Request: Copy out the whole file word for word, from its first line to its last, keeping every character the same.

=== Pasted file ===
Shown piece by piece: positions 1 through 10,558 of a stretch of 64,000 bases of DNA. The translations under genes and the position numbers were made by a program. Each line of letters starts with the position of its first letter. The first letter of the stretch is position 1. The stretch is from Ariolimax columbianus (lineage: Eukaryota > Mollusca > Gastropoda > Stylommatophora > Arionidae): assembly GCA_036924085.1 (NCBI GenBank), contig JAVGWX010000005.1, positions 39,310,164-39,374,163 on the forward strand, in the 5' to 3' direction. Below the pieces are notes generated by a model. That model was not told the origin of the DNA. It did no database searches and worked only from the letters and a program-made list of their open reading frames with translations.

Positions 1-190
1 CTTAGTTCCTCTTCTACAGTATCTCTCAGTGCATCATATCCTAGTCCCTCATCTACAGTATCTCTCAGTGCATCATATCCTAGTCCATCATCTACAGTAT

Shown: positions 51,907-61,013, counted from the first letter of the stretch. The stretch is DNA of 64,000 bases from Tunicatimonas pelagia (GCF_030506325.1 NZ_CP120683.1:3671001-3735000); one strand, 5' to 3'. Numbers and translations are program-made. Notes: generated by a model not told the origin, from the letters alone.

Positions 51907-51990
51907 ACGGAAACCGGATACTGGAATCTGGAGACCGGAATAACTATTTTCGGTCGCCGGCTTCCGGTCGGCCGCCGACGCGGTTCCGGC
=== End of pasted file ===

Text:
Shown piece by piece: positions 1 through 10,558 of a stretch of 64,000 bases of DNA. The translations under genes and the position numbers were made by a program. Each line of letters starts with the position of its first letter. The first letter of the stretch is position 1. The stretch is from Ariolimax columbianus (lineage: Eukaryota > Mollusca > Gastropoda > Stylommatophora > Arionidae): assembly GCA_036924085.1 (NCBI GenBank), contig JAVGWX010000005.1, positions 39,310,164-39,374,163 on the forward strand, in the 5' to 3' direction. Below the pieces are notes generated by a model. That model was not told the origin of the DNA. It did no database searches and worked only from the letters and a program-made list of their open reading frames with translations.

Positions 1-190
1 CTTAGTTCCTCTTCTACAGTATCTCTCAGTGCATCATATCCTAGTCCCTCATCTACAGTATCTCTCAGTGCATCATATCCTAGTCCATCATCTACAGTAT

Shown: positions 51,907-61,013, counted from the first letter of the stretch. The stretch is DNA of 64,000 bases from Tunicatimonas pelagia (GCF_030506325.1 NZ_CP120683.1:3671001-3735000); one strand, 5' to 3'. Numbers and translations are program-made. Notes: generated by a model not told the origin, from the letters alone.

Positions 51907-51990
51907 ACGGAAACCGGATACTGGAATCTGGAGACCGGAATAACTATTTTCGGTCGCCGGCTTCCGGTCGGCCGCCGACGCGGTTCCGGC